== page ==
Third Trimester Nutrition

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Nutrition for you

In this trimester your baby will be gaining weight faster than ever, but it is not the quantity of what you eat that is important – it is the quality – and there are some key nutrients that both you and your baby will need in the next few months.

Carry on eating your basic healthy diet, but pay particular attention to the following:

  • Protein is more important than ever now as your baby builds muscles and tissue. To supply the varying kinds of protein that your baby needs for a range of body functions, you should aim to eat a number of different combinations of amino acids
  • Glycine is an amino acid that is essential for growth, and your baby receives it via the placenta in your bloodstream
  • Iron is vital and you need to build up your stores in preparation for labour. It will help give you energy and boost your immune system to enable you to fight off infection and will also help to prevent premature labour
  • Vitamin C should be consumed alongside iron-rich foods as it helps your body absorb the iron. You also need to boost your immune system and help your body heal after delivery. Vitamin C aids the production of collagen, connective tissue and the repair of blood vessels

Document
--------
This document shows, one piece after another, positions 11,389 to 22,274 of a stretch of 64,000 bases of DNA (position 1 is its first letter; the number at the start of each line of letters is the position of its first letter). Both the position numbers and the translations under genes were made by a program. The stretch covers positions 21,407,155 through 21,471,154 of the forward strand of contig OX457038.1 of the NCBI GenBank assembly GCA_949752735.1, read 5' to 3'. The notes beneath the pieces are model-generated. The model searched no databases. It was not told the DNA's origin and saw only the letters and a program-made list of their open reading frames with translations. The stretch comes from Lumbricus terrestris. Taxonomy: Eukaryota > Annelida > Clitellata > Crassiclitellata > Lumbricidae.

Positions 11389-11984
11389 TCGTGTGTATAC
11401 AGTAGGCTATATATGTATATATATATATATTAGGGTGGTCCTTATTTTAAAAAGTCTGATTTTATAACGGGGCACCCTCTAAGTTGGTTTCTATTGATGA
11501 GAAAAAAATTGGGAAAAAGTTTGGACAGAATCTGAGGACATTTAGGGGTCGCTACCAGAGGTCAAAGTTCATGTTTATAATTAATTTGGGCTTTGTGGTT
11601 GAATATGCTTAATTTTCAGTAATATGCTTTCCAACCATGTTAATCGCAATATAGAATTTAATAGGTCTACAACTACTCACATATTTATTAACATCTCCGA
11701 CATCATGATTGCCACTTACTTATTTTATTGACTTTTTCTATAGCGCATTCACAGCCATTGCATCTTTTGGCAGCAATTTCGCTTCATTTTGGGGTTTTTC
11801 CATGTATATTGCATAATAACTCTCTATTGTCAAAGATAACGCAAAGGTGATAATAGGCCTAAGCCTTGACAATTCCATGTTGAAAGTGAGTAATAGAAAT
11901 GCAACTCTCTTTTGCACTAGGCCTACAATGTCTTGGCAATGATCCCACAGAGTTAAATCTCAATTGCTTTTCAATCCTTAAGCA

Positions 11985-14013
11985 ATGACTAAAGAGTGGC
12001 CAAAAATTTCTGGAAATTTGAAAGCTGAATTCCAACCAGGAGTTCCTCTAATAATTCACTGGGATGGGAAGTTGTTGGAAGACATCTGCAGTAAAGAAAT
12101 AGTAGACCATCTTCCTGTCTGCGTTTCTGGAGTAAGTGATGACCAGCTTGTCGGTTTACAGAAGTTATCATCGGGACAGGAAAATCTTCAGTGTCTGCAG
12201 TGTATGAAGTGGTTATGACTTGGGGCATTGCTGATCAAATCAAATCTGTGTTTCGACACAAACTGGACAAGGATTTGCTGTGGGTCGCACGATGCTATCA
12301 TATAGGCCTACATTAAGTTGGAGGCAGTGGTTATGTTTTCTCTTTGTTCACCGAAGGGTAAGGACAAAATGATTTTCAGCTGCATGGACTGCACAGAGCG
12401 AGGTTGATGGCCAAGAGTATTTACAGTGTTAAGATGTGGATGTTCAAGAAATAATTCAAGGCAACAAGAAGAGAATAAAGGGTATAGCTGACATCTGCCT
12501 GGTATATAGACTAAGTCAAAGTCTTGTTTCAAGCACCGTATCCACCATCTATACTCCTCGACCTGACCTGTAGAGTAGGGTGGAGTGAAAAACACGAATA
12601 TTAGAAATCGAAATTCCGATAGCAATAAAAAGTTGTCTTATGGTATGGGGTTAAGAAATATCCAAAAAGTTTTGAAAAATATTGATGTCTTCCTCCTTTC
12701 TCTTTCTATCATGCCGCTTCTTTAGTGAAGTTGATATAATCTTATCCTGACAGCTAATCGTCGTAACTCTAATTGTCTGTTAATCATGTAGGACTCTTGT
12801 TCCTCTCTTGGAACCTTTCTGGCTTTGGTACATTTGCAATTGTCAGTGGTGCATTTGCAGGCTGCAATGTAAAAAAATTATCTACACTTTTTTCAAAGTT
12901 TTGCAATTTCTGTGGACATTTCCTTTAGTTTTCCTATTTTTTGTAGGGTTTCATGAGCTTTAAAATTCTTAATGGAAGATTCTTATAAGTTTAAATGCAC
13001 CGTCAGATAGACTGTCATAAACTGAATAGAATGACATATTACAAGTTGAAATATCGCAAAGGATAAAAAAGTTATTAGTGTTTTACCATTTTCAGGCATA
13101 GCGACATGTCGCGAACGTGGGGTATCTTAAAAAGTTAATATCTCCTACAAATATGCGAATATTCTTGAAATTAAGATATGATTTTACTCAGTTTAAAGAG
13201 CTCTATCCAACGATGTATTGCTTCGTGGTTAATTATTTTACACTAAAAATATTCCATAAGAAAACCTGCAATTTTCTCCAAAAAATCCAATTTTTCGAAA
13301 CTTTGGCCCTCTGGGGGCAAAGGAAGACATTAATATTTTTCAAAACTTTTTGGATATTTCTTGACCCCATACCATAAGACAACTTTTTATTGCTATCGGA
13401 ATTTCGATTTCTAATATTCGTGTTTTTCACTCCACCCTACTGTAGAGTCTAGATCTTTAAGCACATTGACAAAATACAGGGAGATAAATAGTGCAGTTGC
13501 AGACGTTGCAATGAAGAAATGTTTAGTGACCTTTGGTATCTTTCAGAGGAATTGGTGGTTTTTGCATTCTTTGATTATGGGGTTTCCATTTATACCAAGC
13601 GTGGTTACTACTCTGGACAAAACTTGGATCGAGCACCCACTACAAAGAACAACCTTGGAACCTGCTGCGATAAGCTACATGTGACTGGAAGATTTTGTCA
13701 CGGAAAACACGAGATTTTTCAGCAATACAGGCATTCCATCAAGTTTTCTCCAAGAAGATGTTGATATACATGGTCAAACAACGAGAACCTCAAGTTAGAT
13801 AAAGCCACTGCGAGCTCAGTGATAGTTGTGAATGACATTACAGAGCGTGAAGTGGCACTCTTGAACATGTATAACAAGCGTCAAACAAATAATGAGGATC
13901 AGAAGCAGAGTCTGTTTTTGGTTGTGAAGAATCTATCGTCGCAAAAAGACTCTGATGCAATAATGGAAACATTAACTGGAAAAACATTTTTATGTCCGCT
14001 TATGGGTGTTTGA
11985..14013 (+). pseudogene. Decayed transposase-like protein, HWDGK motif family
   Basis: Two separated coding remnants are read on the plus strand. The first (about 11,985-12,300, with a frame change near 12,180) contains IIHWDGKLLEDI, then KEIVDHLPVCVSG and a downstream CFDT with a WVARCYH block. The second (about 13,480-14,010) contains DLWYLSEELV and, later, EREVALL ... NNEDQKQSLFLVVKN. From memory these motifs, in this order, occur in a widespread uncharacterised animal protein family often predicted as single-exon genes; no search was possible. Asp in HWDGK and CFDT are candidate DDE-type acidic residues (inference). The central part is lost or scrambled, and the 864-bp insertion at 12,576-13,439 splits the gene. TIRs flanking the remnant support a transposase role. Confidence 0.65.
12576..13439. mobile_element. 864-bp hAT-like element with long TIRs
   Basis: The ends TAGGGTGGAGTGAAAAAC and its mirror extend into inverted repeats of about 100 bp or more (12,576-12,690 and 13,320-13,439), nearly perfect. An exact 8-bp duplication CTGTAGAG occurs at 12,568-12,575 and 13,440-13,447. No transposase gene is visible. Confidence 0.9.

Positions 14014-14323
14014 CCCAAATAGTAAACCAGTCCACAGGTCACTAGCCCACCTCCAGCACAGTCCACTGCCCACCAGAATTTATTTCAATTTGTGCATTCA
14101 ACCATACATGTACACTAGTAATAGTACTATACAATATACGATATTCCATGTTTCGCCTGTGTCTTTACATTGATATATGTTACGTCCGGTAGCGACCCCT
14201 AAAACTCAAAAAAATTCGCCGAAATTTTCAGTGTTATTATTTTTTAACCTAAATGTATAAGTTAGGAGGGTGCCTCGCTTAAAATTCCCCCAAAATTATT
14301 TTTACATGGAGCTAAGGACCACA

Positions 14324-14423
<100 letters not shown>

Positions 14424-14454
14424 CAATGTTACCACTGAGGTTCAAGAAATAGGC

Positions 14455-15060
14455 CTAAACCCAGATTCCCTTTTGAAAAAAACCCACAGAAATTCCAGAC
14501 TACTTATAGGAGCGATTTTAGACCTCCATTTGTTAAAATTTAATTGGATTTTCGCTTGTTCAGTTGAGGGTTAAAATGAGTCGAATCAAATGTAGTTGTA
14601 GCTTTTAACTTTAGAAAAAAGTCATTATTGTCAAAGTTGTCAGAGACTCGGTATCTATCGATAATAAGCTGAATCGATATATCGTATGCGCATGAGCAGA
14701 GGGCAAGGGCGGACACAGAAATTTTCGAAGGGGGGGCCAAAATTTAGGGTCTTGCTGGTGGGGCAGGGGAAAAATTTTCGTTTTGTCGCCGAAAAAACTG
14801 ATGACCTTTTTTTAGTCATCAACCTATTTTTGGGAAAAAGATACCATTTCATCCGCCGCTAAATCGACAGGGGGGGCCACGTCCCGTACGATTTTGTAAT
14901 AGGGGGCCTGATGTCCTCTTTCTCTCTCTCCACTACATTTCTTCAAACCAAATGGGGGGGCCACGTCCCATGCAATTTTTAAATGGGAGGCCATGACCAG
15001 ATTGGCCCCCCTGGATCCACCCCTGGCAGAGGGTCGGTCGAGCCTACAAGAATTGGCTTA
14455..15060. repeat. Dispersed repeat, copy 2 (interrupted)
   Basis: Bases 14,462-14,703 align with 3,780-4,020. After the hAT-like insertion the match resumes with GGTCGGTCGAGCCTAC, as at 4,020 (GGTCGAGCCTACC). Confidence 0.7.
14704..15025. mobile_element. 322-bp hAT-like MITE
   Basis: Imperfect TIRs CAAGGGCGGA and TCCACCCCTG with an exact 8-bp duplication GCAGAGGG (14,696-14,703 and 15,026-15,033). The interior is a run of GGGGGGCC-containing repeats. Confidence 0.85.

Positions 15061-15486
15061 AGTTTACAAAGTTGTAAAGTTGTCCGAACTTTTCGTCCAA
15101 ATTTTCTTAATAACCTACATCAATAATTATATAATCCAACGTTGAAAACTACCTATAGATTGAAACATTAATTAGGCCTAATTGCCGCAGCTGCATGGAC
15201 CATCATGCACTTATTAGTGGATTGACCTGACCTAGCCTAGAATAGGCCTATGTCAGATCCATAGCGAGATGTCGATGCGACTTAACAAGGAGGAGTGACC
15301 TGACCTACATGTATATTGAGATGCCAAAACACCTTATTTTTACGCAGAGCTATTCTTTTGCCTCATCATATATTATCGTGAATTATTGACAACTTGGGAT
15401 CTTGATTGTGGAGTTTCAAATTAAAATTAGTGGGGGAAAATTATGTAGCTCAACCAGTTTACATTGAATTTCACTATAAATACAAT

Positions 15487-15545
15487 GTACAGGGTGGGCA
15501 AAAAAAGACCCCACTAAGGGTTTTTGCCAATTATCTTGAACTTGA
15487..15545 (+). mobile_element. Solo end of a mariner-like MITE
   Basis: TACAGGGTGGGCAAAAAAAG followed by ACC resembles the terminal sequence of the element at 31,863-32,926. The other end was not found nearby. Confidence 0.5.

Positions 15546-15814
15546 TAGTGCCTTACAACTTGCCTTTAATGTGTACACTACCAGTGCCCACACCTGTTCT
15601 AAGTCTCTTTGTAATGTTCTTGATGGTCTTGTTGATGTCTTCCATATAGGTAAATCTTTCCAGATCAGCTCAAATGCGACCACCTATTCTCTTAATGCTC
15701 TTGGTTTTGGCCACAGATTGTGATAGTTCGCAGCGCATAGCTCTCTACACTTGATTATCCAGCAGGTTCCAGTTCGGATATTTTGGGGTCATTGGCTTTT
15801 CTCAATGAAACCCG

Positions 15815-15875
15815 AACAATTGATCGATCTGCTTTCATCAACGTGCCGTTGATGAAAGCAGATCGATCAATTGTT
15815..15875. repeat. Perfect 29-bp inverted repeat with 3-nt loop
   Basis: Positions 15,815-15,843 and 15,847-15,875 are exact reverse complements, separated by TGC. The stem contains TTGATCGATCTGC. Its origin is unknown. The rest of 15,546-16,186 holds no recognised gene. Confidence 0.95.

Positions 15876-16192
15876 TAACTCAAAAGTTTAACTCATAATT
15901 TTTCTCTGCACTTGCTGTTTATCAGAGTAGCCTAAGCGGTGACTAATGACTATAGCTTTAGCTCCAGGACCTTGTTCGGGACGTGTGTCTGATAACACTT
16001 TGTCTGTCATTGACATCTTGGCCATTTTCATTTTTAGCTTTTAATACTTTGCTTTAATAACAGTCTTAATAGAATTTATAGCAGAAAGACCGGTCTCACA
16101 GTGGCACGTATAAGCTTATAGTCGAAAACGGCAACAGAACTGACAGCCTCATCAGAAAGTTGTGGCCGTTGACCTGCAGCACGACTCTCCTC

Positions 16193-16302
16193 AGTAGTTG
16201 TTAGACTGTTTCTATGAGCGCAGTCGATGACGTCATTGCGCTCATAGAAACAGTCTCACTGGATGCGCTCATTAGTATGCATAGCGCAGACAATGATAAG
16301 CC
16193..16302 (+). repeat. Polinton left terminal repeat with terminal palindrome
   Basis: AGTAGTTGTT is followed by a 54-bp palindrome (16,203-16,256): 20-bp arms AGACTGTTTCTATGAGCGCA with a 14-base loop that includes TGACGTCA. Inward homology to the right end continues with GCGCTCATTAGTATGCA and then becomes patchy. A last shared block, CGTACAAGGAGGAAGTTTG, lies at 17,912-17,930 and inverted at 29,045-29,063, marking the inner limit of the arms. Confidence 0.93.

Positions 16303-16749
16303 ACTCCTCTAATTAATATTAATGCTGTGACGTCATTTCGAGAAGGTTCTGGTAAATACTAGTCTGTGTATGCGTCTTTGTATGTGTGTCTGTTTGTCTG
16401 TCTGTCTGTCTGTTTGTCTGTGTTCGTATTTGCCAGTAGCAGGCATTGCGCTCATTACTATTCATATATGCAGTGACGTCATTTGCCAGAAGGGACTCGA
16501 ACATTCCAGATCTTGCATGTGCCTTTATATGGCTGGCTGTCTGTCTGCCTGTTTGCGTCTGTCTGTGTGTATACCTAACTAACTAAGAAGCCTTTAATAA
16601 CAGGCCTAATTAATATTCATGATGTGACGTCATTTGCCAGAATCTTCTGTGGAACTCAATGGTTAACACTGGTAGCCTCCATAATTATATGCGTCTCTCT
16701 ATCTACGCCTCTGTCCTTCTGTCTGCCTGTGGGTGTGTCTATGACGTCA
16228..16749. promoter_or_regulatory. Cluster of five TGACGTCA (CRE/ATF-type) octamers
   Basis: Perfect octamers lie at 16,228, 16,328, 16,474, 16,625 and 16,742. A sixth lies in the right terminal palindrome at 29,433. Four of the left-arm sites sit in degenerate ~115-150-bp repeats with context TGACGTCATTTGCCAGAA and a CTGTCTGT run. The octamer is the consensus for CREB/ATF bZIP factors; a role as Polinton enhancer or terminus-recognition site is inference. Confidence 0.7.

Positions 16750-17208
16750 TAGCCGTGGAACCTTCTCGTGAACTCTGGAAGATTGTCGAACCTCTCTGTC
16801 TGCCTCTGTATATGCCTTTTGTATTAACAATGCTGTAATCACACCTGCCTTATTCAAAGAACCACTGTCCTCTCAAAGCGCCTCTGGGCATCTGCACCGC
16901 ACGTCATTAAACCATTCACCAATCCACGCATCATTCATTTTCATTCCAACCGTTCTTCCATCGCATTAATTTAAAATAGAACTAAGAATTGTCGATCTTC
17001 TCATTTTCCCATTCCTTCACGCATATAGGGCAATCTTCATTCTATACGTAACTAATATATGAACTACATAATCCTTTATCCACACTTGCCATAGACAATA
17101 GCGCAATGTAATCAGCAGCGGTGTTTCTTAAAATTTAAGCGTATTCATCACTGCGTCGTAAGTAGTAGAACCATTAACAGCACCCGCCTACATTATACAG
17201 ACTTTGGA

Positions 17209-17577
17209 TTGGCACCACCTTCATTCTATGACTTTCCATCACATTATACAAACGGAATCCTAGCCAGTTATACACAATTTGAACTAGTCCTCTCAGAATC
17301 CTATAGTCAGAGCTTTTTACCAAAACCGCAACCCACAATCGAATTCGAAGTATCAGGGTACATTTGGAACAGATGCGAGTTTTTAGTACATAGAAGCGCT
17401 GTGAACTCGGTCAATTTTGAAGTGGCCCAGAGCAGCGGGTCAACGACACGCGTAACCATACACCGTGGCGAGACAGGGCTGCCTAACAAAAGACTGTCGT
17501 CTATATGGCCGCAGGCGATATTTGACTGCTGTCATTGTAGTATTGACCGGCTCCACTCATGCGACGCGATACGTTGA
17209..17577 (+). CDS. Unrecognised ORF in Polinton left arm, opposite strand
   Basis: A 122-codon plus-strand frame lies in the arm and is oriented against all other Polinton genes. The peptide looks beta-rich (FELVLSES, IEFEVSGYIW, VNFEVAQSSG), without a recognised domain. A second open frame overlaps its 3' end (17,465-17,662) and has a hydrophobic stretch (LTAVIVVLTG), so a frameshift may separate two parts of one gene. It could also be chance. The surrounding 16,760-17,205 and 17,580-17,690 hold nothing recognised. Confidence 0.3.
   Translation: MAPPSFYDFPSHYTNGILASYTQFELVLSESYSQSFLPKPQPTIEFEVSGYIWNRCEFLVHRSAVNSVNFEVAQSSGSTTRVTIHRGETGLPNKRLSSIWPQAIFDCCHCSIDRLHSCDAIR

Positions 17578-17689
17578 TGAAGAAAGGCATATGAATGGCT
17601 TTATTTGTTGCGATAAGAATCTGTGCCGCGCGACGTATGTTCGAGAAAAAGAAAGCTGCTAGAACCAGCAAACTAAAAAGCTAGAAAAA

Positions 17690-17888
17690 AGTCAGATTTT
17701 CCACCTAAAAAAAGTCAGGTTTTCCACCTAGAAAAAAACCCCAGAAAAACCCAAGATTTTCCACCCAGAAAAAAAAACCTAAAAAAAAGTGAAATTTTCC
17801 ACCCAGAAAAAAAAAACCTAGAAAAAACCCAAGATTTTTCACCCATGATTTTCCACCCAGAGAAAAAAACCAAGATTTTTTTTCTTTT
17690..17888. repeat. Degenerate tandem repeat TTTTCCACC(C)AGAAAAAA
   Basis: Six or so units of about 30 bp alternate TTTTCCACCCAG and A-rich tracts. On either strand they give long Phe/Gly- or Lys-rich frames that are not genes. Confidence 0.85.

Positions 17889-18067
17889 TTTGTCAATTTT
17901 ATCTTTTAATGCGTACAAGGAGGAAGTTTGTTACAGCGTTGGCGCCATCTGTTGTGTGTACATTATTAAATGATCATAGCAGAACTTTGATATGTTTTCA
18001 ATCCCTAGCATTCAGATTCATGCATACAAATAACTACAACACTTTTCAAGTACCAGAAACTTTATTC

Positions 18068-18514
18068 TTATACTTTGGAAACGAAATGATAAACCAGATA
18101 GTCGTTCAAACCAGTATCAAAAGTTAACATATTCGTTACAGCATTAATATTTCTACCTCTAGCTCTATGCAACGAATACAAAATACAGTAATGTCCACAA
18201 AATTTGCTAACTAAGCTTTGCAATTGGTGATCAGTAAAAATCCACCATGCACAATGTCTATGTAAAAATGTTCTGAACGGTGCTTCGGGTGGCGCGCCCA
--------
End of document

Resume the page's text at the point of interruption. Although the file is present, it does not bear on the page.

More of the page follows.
• Zinc is needed for your baby’s growth but it is vital for you too. A pregnant woman needs around 20mcg of zinc per day, but it can be difficult to get enough from your normal diet, so a supplement can be important
  • Vitamin K is routinely given as an injection to newborns as it plays an essential role in the clotting of blood. However, you can boost your baby’s supply in advance of birth by eating foods that are rich in this vitamin such as broccoli, cabbage and cauliflower

Nutrition for your baby

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From week 28-40 you have a crucial window of opportunity to help your baby’s brain begin to develop to its full potential:

The brain needs a distinct set of nutrients, quite different to the rest of the body’s requirements. Her or his bones mainly need calcium and muscles are powered by protein, but the brain needs fats. More than 60% of the brain will be composed of fatty acids, but your baby cannot make essential fatty acids (EFAs) herself or himself – they must come from you.

Fats are needed for the smooth and rapid transmission of signals between nerve cells. There are basically two types that are crucial to brain function: linoleum acid (omega-6) and alpha linolenic acid (omega-3). One of the crucial forms of omega-3 is docosahexaenoic acid (DHA), which is important for cognitive brain function, vision and heart health, and may also increase your baby’s birth weight.

Choline is another ‘smart fat’ found in the brain that is needed for the production of cell membranes and is linked to the memory and learning centres of the brain. It can be found in a number of foods, but the richest source is egg yolk.

It is advisable for all pregnant women to think about taking an omega-3 supplement as it can be hard to receive adequate levels needed for you baby’s brain development just through your diet.

Further reading

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